I have an issue with the way Anaplan calculates YTD and need help figuring out a workaround. The YTD value in Anaplan includes the current week, which is NOT how I would like it or need it. i am in a weekly system and do not have actuals for the week I am in. So when comparing YTD Actuals against YTD Forecast it is always wrong and always undercounting the YTD Actual by the current week. I first submitted this as a bug only to be told this was the way it was designed. So I need a way to compare YTD Actuals to YTD - Current Week Forecast. They would both be YTD - Current Week.
I'm flying blind here, but there are other ways to aggregate across time without using the YTD function.
One way is to have a line item that aggregates another value like this:
Line item 1 is the weekly source values
Line Item 2 is the YTD value, containing a formula like: Previous(Line Item 2)+Line Item 1 (if you have more than 1 year defined, you'll have to reset the clock in week 1)
If the Line Item 2 value is used in a report that doesn't contain time, you might have a selector that chooses which week to present, or the report can contain YTD values for all weeks, and have time as part of the report module... I prefer the latter, it allows users to look back in time.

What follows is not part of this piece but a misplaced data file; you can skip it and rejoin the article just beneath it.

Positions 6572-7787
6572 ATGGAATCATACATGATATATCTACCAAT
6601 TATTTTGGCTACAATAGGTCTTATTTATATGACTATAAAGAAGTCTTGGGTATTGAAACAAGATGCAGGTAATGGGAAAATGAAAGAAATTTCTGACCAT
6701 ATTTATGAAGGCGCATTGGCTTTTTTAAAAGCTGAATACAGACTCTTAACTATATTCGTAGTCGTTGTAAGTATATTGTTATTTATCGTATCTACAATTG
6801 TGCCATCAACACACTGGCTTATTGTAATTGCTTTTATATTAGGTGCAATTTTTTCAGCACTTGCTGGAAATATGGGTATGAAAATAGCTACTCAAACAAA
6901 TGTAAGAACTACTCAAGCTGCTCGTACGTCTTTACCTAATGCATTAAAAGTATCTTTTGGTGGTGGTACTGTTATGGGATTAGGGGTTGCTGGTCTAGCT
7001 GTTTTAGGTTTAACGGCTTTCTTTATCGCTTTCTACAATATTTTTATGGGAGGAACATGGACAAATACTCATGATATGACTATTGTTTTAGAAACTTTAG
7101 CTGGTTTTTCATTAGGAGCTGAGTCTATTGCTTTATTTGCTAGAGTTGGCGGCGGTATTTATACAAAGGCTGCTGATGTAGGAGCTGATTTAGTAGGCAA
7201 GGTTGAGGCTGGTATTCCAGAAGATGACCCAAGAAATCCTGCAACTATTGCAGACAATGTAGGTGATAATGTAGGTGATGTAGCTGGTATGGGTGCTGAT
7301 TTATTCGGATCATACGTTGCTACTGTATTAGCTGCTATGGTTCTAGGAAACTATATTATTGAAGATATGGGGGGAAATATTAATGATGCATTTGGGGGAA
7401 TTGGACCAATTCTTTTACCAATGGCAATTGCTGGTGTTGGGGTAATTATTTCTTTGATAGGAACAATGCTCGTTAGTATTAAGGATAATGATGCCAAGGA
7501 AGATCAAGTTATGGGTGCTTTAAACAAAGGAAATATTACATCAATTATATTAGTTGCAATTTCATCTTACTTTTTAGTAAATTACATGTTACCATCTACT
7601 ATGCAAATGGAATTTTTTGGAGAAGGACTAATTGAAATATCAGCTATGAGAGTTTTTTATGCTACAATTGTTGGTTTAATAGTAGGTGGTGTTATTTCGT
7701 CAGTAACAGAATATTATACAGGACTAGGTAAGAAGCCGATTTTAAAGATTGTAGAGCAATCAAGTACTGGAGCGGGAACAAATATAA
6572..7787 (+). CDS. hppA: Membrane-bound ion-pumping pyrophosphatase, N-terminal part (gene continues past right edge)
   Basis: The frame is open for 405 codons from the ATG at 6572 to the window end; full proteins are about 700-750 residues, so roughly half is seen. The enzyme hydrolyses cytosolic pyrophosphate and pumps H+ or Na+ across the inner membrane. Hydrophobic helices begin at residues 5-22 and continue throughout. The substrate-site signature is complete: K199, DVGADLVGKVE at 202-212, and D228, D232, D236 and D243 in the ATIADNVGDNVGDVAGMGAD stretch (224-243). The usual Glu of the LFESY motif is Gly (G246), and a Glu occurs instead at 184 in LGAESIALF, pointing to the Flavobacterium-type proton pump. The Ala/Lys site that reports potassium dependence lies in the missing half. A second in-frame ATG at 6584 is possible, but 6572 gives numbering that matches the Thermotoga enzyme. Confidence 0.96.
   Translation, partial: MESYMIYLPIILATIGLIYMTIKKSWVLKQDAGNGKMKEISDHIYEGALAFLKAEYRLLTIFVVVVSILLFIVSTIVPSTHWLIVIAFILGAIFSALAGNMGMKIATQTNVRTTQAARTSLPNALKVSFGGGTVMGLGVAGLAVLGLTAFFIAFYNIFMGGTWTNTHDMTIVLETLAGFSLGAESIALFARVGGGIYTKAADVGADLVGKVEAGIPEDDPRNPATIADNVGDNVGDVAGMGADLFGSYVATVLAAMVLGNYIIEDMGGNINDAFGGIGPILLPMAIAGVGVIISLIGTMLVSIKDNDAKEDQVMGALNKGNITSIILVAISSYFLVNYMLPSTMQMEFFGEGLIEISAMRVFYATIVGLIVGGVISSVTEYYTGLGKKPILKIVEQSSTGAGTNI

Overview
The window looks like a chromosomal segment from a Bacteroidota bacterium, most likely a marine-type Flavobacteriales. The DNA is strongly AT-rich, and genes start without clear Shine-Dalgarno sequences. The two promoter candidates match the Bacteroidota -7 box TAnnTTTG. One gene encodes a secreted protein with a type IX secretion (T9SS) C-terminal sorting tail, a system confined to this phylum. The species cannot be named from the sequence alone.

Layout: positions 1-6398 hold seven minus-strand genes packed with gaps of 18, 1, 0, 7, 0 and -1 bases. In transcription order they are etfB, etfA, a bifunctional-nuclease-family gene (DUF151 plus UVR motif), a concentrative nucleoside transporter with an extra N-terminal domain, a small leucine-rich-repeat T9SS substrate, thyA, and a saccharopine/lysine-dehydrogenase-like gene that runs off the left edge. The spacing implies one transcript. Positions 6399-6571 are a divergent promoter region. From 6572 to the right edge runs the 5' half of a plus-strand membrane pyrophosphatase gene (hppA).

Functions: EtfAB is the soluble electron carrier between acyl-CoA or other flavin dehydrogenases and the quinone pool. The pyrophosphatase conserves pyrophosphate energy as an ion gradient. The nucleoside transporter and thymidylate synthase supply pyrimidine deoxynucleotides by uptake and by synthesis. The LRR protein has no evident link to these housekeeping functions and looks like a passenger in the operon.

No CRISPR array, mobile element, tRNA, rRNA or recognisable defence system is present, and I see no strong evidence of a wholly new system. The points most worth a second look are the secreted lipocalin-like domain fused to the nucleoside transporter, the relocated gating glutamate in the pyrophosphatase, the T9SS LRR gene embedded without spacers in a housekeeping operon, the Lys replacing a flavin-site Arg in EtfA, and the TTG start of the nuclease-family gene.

If this doesn't help, please share some screen shots and we can take a deeper dive.
I thought about this for a while and with week time scale Paul's solution with previous function is probably the simplest . With month time scale I have used the following solution.
Formula in separate YTD Line item:
YTD = MOVINGSUM(Source Line Item, -1 * MONTH(ITEM(Time)), 0).
If you don't want to include the last time member, last parameter would be -1 instead of 0.
I guess there is no function for week numbers in the same way than for months (MONTH-function above)? In that case for this solution you'd need a separate line item (for example in time assumptions module) where you'd calculate the week number for each week. This could be done, for example, with cumulate(1) function and resetting that in the first week of year. Or you could try to parse it from the time item name, but I am not sure if that is wise. 🙂 Then it would look this confusing: